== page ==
Top 3 Charts for the Week

NTIL Shows Surprising Strength

During the first week of January, the SONAR NTIL (National Truckload Index Linehaul) showed a +10% increase in rates compared to mid-December.

FreightWaves National Truckload Index


The Spot Market Sees Some Growth 

We’ve seen some growth in spot markets, as the Outbound Tender Reject Index (OTRI) reached a peak of 5.60% on December 26 and remains high as we write this.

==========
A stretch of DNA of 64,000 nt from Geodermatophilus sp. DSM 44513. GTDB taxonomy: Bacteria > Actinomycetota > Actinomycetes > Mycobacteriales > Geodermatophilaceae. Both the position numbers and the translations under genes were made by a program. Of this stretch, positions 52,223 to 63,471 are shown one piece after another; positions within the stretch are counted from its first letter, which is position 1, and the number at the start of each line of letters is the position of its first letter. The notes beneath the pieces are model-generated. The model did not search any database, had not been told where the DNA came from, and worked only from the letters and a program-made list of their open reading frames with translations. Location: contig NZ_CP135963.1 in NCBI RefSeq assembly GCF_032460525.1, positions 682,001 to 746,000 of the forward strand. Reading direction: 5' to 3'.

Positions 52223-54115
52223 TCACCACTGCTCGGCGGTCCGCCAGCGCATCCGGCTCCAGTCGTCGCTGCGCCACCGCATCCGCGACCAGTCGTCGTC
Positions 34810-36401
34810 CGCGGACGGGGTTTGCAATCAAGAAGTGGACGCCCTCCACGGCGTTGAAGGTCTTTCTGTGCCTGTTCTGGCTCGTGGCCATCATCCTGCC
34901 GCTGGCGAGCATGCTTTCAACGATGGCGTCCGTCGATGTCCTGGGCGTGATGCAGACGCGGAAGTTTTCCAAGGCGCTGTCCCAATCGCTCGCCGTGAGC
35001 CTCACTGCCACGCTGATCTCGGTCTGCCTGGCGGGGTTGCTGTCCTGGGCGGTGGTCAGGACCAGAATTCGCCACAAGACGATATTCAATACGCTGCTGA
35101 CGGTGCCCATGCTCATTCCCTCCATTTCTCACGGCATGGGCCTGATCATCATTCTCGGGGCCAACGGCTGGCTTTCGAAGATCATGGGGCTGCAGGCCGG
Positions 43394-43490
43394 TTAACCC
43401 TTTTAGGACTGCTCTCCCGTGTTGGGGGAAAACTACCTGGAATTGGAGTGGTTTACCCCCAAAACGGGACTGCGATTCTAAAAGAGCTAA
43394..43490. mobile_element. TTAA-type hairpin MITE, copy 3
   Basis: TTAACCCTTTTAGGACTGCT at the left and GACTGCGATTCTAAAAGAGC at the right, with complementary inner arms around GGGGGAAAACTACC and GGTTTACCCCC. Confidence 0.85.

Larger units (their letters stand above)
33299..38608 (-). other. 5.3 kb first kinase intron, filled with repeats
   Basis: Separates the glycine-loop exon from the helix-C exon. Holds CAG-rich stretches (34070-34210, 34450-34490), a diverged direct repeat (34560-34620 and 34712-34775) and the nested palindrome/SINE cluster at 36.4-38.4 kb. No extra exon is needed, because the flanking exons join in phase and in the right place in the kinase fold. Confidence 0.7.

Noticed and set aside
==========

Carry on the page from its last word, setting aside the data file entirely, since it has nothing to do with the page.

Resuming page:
Outbound Tender Reject Index

Carrier Exits Accelerate, with Little Effect on Capacity

Accelerating carrier exits have contributed to the lowest trucking employment numbers since 2022, but excess capacity remains in the market.

Carrier Authorities


Get Up to Speed with Weekly Market Intel

What’s going on this week in the US logistics market? Follow the Redwood LinkedIn page to watch Christopher Thornycroft’s insightful Redwood Rundown video every Tuesday. You can also read our insights blog to learn about industry trends and gain intel, including the weekly Redwood Report!